TL;DW: StudioTan is all the ‘non-dither’ dithers, up to date and convenient.
Let’s make things a little simpler.
If you were curious about the new work in quantization I’ve been doing… where I’ve put out a series of experimental plugins with names like Dither Me Timbers and RawGlitters and then said they weren’t dithers, or if you tried stuff like Dither Me Timbers and then found your limiter set to 0dB was now giving you overs, or if it just didn’t make sense at the time…
This is for you.
StudioTan is the sum total of all I’ve been doing with ‘dither’ that isn’t dither, for the last two years. It’s got three algorithms, StudioTan, Dither Me Timbers, and Not Just Another Dither. Each one is brought up to date, optimized, voiced to do what it does best. The first two begin with the use of quantization to apply EQ at ‘noise floor’ levels and the third applies Benford Realness statistics at noise floor levels, and they all use noise shaping to refine that behavior and get a specific tonal result. Not one of these have been quite available before, even from previous versions of Dither Me Timbers or Not Just Another Dither: it’s the latest finetunings of the algorithms. None of them can produce signal outputs beyond -1 to 1 so they can’t produce overs (if you’re ‘mastering’ so hot you get intersample overs, firstly that’s not a great idea and secondly StudioTan can’t help you there). All three come with 24 and 16 bit options right there in the plugin, as experimenter time is over and this is the final form, requiring no more fussing with plugins.
The effect of each is more pronounced at 16 bit, and that’ll give you a sense of what is being subliminally imparted at the far subtler 24 bit level.
StudioTan is like the posh, glossy, high class output. It sounds kind of like expensive studios and tape, brings up micro-detail but suppresses harshness. It’s slick and makes things sound more flawless and possibly more boring, but satisfying.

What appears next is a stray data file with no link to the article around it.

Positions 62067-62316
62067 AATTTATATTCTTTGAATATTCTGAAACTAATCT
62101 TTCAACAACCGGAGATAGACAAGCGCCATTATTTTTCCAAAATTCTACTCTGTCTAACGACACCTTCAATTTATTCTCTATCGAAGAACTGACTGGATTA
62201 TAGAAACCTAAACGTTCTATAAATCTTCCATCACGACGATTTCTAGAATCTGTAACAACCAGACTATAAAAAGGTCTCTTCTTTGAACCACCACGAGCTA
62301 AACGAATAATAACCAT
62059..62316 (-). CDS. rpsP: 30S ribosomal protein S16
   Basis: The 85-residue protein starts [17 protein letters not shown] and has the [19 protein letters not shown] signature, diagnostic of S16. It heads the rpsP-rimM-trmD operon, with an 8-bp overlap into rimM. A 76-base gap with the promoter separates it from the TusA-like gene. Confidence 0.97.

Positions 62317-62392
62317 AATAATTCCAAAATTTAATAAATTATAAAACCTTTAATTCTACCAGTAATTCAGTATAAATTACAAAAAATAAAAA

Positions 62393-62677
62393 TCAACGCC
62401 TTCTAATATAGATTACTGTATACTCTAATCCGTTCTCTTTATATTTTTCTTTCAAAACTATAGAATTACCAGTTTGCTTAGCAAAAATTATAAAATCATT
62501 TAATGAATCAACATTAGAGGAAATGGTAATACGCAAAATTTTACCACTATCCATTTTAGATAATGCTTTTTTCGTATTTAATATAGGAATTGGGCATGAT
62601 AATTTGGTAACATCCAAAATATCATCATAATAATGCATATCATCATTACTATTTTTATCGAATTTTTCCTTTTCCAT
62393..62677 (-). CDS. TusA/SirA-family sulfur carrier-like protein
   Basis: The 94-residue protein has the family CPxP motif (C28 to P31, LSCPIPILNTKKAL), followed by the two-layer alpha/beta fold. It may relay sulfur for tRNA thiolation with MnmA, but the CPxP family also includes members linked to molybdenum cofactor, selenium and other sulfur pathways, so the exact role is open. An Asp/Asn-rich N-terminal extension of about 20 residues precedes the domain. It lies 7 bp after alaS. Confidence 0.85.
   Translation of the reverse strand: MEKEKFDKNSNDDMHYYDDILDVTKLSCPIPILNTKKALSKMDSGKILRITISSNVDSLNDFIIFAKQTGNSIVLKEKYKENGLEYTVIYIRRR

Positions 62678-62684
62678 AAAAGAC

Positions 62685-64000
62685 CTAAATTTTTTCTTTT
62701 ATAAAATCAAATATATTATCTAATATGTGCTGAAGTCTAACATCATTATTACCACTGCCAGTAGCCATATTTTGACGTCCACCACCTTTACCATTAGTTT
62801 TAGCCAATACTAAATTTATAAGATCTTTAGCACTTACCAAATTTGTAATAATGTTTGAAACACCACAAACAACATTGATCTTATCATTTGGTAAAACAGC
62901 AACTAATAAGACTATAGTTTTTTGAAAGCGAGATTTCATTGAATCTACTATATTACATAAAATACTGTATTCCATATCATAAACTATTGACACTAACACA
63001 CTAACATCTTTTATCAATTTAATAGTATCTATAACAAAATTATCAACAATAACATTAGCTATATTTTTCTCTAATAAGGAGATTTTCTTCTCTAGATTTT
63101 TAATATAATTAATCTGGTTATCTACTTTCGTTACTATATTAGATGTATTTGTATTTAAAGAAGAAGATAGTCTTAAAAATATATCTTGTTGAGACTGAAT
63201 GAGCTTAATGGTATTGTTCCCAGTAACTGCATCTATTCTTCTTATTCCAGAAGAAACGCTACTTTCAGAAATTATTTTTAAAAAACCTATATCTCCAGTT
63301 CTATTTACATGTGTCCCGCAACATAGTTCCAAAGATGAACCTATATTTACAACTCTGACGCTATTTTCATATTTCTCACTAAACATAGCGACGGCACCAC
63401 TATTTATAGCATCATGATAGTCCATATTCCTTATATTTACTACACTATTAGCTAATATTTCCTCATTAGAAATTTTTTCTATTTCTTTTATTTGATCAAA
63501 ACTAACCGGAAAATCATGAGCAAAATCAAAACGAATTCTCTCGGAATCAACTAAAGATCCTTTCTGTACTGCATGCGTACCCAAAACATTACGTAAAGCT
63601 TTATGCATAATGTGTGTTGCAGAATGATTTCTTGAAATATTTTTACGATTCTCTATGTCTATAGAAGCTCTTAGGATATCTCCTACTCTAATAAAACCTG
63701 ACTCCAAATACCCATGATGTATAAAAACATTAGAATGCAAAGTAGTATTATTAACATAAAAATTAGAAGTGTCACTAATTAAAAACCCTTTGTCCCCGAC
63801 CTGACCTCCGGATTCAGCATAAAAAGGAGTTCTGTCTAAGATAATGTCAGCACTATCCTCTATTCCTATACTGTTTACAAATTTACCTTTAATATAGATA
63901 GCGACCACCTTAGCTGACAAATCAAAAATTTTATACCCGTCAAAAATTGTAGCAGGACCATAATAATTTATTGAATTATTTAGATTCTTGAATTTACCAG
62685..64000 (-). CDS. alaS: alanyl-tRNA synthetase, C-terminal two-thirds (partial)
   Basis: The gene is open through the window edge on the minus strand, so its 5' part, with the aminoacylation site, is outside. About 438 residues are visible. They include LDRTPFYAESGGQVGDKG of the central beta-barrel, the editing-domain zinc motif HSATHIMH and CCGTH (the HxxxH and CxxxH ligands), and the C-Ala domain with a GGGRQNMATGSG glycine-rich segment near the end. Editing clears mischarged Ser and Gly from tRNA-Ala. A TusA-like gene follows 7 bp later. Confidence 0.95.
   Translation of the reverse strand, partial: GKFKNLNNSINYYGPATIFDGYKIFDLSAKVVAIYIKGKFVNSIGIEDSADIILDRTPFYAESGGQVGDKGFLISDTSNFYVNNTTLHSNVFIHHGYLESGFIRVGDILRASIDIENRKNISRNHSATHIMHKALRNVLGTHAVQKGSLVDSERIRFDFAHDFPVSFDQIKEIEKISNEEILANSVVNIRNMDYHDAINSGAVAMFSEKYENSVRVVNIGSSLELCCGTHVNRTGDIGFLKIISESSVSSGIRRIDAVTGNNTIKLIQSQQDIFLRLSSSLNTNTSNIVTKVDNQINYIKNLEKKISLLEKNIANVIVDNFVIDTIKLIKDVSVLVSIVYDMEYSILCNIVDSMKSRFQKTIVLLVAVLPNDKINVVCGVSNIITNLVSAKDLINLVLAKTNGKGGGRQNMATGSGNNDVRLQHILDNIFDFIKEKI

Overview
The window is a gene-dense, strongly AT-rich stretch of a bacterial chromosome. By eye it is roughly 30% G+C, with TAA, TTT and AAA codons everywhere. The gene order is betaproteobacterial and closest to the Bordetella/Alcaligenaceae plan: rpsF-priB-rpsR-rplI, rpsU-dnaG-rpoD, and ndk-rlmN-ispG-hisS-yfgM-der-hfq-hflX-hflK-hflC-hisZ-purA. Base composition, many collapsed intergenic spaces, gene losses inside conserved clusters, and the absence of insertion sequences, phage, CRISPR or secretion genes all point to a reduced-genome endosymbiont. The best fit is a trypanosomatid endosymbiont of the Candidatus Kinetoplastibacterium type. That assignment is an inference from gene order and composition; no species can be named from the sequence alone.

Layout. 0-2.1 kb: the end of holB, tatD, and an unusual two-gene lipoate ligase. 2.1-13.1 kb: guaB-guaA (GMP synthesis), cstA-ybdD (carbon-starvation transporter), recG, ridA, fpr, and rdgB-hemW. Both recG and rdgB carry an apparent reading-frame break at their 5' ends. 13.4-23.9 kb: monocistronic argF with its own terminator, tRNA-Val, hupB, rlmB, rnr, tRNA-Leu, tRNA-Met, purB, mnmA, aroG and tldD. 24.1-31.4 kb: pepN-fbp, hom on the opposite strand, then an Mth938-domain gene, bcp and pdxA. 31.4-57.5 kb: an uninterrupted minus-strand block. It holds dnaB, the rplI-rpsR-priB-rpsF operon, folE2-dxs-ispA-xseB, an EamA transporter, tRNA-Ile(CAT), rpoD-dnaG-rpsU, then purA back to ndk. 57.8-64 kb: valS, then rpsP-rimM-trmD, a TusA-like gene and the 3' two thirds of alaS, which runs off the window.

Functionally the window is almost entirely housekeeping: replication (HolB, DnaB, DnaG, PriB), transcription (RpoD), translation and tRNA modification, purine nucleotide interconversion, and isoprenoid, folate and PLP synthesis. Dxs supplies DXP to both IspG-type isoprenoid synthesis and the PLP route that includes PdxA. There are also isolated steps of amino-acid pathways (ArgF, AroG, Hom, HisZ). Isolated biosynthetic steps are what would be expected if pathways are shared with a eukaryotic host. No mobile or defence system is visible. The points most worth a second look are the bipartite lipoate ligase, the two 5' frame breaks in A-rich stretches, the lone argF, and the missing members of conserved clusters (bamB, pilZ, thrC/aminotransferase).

Dither Me Timbers is like the spatially enhanced, electrically charged output. It makes sonic events spark out of a darker, spacious background, and gives a little energy to transients and attacks. It makes things sound more human and attitude-laden, so it’s more dramatic and attention-getting. It’s got different noise shaping behavior and voicing but in basic character it’s the opposite of StudioTan, and can be approached from that direction.
Not Just Another Dither is like the holographic, hi-fi output. It’s a bit darker than previous Not Just Another Dithers and its purpose is to have detail go down to a digital noise floor that’s a balance of all types of artifact (since you’re always going to have a noise floor of something, no matter what you do) without changing character in any way. Since this perceived character is so balanced (this time, not even airy hiss as a ‘identifiable’ floor change) the new Not Just Another Dither is the best choice to seem like infinite resolution without even a noise floor being there. Instead of making ‘a sound’ like the previous two, it’s the one that sounds completely open and unaffected.
None of these give sensible results with test tones: you can’t take a sine and enhance high frequency details, so you get purely garbage data. Don’t use Airwindows non-dither dithers for scientific processing or your rocket ships will blow up on the launch pad ;) these are literally tone controls in two cases and an obscure data handling technique for the third, and they are re-voiced for 2019 to best deliver their sonic mojo. You can do test tone stuff to satisfy yourself they aren’t placebo effect: they really do the noise-floor-EQing or Benford Realness stuff, and the source code is open. But for evaluating how they really work, the proof is in the listening.
What they do cannot be done any other way, and they’re the final artistic polish on sonic creations done in or outside the DAW. Use them on mixes, or when mastering raw analog captures to lower word lengths for CD. They are ‘final dither’ in function if not strict definition, the way to crystallize high-res audio data into an output file that retains all the magic you intended, whatever flavor of magic that’s meant to be. The three categories of tone color ought to cover your bases there.
I know this is all I’ll be using from now on :)
I live off Patreon and look forward to growing in 2019: the more I earn through this hard, continuous work, the more I’m able to do. Increasingly I’m fascinated with audio hardware as well as software and if I can afford to (after all, I’m still living frugally on less than minimum wage) I’ll build physical gear for people to have, most likely using Eurorack format as a platform. That probably won’t be software-based but I know software folks such as Sean from Valhalla who’ve brought their software into the Eurorack format, so it’s not impossible. So if you like me doing this for a living, support the Patreon, not so much because it’s Patreon (if you paid me with PayPal, would you be supporting PayPal?) but because it’s me, and because Patreon is unusually good at letting me concentrate on my work rather than chasing individual ‘hit products’. That might end up with me having huge hit products (I think StudioTan may well be one of those!) but it needs to be idea-first, never sales-first. And you can’t fake that :)